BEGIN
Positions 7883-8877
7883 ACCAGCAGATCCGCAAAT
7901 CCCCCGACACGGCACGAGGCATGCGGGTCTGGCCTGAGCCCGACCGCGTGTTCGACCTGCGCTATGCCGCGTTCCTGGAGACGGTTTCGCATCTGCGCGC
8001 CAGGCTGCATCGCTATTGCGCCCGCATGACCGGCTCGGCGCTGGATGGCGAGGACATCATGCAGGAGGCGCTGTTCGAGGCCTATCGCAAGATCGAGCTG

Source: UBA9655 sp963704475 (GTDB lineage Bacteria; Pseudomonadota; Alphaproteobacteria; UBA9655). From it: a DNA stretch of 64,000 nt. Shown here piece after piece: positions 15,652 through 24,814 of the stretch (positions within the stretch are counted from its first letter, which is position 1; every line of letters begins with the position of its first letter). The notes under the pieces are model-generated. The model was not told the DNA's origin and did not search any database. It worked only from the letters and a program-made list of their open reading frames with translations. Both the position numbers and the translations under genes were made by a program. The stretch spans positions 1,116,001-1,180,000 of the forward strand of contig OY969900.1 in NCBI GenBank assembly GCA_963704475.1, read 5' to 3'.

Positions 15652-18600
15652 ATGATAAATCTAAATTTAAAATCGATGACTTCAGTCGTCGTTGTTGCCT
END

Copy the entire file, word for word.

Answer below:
Positions 7883-8877
7883 ACCAGCAGATCCGCAAAT
7901 CCCCCGACACGGCACGAGGCATGCGGGTCTGGCCTGAGCCCGACCGCGTGTTCGACCTGCGCTATGCCGCGTTCCTGGAGACGGTTTCGCATCTGCGCGC
8001 CAGGCTGCATCGCTATTGCGCCCGCATGACCGGCTCGGCGCTGGATGGCGAGGACATCATGCAGGAGGCGCTGTTCGAGGCCTATCGCAAGATCGAGCTG

Source: UBA9655 sp963704475 (GTDB lineage Bacteria; Pseudomonadota; Alphaproteobacteria; UBA9655). From it: a DNA stretch of 64,000 nt. Shown here piece after piece: positions 15,652 through 24,814 of the stretch (positions within the stretch are counted from its first letter, which is position 1; every line of letters begins with the position of its first letter). The notes under the pieces are model-generated. The model was not told the DNA's origin and did not search any database. It worked only from the letters and a program-made list of their open reading frames with translations. Both the position numbers and the translations under genes were made by a program. The stretch spans positions 1,116,001-1,180,000 of the forward strand of contig OY969900.1 in NCBI GenBank assembly GCA_963704475.1, read 5' to 3'.

Positions 15652-18600
15652 ATGATAAATCTAAATTTAAAATCGATGACTTCAGTCGTCGTTGTTGCCT